Eurozone: The June consumer price index was up just 2.5% from June 2023, matching expectations and decelerating from the 2.6% rise in the year to May. However, the core CPI inflation (excluding food, energy, and tobacco) was unchanged at 2.9%, largely reflecting sticky service prices. The elevated core inflation and likely price pressures from this month’s Paris Olympic Games are expected to discourage the European Central Bank from matching last month’s interest-rate cut with another in July. The next cut is now expected late in the summer.

Germany: According to an article in today’s Financial Times, many German companies are abandoning their long-held reluctance to produce military goods as they see growing defense orders across Europe. At least some of the firms have seen a big jump in their stock price after announcing a shift to military production.

  • That’s consistent to our often-stated view that rising defense budgets in the West will likely benefit not only traditional military contractors, but also technology firms and other producers of dual-use goods and services.
  • The expansion into defense production may be especially pronounced in Europe, where sluggish economic activity, weak demographics, and cooling exports mean defense is one of the relatively few growth opportunities.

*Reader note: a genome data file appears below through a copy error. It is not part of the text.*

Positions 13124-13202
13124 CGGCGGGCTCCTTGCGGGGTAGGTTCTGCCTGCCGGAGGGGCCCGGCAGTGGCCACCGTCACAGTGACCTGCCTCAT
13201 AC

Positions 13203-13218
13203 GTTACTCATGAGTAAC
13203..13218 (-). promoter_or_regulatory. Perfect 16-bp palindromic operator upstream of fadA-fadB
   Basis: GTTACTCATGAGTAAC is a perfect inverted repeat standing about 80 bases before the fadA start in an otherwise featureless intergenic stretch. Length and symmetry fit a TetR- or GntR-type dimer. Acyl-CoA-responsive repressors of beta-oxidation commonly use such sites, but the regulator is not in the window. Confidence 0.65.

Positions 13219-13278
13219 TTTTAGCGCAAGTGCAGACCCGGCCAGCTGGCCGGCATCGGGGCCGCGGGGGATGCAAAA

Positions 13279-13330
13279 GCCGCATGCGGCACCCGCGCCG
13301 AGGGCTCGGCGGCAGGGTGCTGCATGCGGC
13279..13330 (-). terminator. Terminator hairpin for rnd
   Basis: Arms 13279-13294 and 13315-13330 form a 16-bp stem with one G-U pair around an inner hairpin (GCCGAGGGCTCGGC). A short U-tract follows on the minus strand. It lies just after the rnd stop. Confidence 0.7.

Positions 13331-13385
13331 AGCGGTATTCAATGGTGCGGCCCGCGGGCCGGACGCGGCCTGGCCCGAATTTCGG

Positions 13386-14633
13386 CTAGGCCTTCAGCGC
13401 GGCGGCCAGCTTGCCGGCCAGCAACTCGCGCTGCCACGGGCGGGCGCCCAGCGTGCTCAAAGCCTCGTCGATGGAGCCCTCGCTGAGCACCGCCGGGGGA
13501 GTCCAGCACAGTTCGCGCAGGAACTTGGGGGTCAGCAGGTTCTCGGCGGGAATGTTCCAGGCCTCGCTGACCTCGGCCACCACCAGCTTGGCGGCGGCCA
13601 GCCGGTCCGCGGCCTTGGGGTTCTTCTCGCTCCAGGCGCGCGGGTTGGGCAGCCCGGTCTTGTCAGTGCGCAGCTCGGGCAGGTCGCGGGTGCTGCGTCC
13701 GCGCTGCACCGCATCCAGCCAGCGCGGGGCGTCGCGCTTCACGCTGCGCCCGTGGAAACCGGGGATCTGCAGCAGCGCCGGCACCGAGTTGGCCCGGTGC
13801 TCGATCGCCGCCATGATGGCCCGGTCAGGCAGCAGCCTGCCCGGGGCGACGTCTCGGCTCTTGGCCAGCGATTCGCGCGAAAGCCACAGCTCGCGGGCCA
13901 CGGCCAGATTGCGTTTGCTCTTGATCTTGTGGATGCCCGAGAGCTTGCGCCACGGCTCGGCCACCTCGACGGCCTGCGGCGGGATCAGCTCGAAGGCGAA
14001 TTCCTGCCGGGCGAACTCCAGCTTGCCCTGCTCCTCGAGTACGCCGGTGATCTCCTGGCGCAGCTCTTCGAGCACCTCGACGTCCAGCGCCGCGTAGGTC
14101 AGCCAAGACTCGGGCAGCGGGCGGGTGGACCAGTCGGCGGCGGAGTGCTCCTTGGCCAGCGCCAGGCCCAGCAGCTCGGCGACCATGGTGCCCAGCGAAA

France: As far-left parties and President Macron’s centrists continue trying to coordinate to head off a far-right win in Sunday’s run-off parliamentary elections, Marine Le Pen of the far-right National Rally (RN) today said her party would try to form a coalition government if it fails to win an outright majority. Previously, the party’s candidate for prime minister, Jordan Bardella, had insisted he would not rely on allies to govern. RN’s new openness to leading a coalition government likely increases the chance that it will take power in the Sunday vote.

  • In last Sunday’s first-round voting for the 577 seats in parliament, RN came in first with 33% of the vote. The far-left New Popular Front (NFP) came in second with 28% and Macron’s centrist alliance came in third with 20%.